2019 Finalist Judges

Lesley Arimah, photo credit: Emily Baxter
LESLEY NNEKA ARIMAH was born in the UK and grew up in Nigeria and wherever else her father was stationed for work. She has been a finalist for a National Magazine Award and the Caine Prize, and a winner of the African Commonwealth Short Story Prize, an O. Henry Award, and other honors. Her work has appeared in The New Yorker, Harper’s, GRANTA and has received support from The Elizabeth George Foundation, The Jerome Foundation, and MacDowell, among others. She was selected for the National Book Foundation’s 5 Under 35 and her debut collection What It Means When a Man Falls from the Sky won the 2017 Kirkus Prize. She lives in Minneapolis and is working on a novel about you..


Bob_Shacochis, photo credit Kelly Lee Butler
BOB SHACOCHIS is the winner of the Dayton Literary Peace Prize 2014 Award in Fiction for The Woman Who Lost Her Soul. A Pulitzer Prize finalist, the book was selected as a Best Book of the Year by The Washington Post, NPR, Amazon.com, and others.

His first collection of stories, Easy in the Islands, won the National Book Award for First Fiction, and his second collection, The Next New World, was awarded the Prix de Rome from the American Academy of Arts and Letters. Shacochis is also the author of the novel Swimming in the Volcano, a finalist for the National Book Award, and The Immaculate Invasion, a work of literary reportage that was a finalist for The New Yorker Book Award for Best Nonfiction of the Year.

Shacochis is a contributing editor at Outside, a former columnist for Gentleman’s Quarterly, and has served as a contributing editor for Harper’s and GQ. His op-eds on the US military, Haiti, and Florida politics have appeared in The New York Times, The Washington Post, and The Wall Street Journal. He is a member of the Dayton Literary Peace Prize Honorary Advisory Board.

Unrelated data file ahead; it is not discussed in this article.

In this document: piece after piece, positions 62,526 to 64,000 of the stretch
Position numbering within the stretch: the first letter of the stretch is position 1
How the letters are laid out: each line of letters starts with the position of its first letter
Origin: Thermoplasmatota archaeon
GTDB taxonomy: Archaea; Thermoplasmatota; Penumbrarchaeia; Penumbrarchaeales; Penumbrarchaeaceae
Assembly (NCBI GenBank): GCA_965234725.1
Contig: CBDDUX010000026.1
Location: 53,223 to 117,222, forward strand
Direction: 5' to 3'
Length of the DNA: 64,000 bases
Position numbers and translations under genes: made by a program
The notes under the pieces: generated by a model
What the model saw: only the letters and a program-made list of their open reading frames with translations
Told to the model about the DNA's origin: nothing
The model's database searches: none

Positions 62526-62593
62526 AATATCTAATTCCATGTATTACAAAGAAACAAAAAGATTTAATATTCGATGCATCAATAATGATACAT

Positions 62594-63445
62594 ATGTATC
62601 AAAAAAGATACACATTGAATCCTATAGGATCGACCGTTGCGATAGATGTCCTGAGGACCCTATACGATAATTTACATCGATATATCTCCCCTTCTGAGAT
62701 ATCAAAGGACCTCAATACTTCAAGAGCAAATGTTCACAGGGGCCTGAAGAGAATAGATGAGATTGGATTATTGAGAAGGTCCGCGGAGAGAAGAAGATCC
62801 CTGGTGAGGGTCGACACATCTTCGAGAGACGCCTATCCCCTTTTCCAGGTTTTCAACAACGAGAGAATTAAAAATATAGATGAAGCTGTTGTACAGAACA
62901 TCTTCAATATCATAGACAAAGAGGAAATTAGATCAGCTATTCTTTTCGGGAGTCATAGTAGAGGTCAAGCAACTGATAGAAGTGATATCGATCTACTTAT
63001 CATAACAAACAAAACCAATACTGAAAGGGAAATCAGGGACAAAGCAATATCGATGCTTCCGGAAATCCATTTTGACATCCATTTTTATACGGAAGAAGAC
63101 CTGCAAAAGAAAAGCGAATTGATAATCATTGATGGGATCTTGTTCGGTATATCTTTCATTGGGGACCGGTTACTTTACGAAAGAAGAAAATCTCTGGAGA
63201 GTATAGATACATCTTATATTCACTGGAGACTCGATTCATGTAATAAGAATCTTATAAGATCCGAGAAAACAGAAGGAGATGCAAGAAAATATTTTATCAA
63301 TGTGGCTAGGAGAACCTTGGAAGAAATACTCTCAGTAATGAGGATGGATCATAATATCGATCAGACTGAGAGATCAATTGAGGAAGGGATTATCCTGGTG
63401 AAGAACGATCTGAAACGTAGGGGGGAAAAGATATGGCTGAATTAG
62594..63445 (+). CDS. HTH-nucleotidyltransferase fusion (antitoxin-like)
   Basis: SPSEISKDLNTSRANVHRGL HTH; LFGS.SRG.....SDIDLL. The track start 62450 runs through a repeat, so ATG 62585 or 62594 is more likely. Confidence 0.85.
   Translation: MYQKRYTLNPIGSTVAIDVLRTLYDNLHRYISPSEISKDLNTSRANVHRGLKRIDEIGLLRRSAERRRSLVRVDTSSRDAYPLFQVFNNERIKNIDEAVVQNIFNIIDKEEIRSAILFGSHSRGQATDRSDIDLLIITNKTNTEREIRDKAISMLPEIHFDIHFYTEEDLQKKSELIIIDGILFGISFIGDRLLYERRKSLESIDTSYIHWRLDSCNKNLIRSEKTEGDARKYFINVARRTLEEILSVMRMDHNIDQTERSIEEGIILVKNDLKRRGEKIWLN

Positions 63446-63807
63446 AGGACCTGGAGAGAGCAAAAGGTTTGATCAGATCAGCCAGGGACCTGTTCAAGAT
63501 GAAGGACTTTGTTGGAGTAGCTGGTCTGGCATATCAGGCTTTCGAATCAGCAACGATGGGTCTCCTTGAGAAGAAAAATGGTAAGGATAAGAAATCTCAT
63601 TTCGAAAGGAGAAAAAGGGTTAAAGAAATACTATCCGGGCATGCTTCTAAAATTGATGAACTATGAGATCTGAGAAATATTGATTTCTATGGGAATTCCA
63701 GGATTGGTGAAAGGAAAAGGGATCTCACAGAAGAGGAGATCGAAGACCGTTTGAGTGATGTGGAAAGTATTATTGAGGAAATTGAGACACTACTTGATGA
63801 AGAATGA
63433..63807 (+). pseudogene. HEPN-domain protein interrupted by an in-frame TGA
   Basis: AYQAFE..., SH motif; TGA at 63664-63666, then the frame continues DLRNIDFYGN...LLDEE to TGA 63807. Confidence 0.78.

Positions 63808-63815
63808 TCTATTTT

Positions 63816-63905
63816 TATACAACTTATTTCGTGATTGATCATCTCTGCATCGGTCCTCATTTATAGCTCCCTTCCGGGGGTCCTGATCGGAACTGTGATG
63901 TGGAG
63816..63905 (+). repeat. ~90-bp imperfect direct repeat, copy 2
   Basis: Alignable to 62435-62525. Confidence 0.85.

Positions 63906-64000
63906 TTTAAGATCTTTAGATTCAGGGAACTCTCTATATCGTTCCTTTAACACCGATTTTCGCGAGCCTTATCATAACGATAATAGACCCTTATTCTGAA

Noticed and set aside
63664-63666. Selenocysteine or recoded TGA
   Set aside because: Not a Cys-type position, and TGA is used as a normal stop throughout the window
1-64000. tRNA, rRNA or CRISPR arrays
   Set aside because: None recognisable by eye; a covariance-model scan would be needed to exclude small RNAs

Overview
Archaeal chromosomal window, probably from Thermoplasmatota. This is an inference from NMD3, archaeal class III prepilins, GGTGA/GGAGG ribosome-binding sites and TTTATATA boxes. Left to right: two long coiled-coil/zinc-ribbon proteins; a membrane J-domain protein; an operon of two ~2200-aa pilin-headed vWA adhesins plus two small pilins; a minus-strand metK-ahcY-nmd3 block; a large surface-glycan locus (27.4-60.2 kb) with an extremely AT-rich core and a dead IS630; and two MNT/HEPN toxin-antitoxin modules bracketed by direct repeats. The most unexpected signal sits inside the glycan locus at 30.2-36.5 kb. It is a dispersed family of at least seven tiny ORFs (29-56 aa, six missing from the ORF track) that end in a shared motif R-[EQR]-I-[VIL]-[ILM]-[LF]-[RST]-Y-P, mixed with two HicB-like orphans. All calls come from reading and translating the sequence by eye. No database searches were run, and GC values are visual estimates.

Brando Skyhorse
BRANDO SKYHORSE’s debut novel, The Madonnas of Echo Park (Simon & Schuster, 2010), received the 2011 PEN/Hemingway Award, and the Sue Kaufman Prize for First Fiction from the American Academy of Arts and Letters. The book was also a Barnes & Noble Discover Great New Writers pick. Take This Man: A Memoir (Simon & Schuster, 2014) was an Amazon Best Book of the Month selection and named by Kirkus Reviews as one the Best Nonfiction Books of the year. Skyhorse has also co-edited an anthology, We Wear The Mask: 15 True Stories Of Passing in America (Beacon Press, 2017). He has been awarded fellowships at Ucross Foundation, the Breadloaf Writers’ Conference, and was the 2014-2015 Jenny McKean Moore Writer-In-Washington at George Washington University. Skyhorse is an Associate Professor of English at Indiana University in Bloomington.


Helen Thorpe
HELEN THORPE is an award-winning journalist who lives in Denver, Colorado. Her first book, Just Like Us: The True Story Of Four Mexican Girls Coming Of Age In America, was published in 2009. It won the Colorado Book Award and was named one of the best books of the year by the Washington Post.

Her second book, Soldier Girls: The Battles Of Three Women At Home And At War, was published in 2014. TIME named it the number one nonfiction book of the year, and The New York Times said: “Through minute, almost claustrophobic, detail — using military and medical records, as well as therapists’ notes and personal correspondence — Thorpe achieves a staggering intimacy with her subjects.”

Her forthcoming book, The Newcomers, is about refugee resettlement. It celebrates the work of a high school English Language Acquisition teacher named Eddie Williams, whose classroom mirrors the global refugee crisis. The book is due out November 2017.



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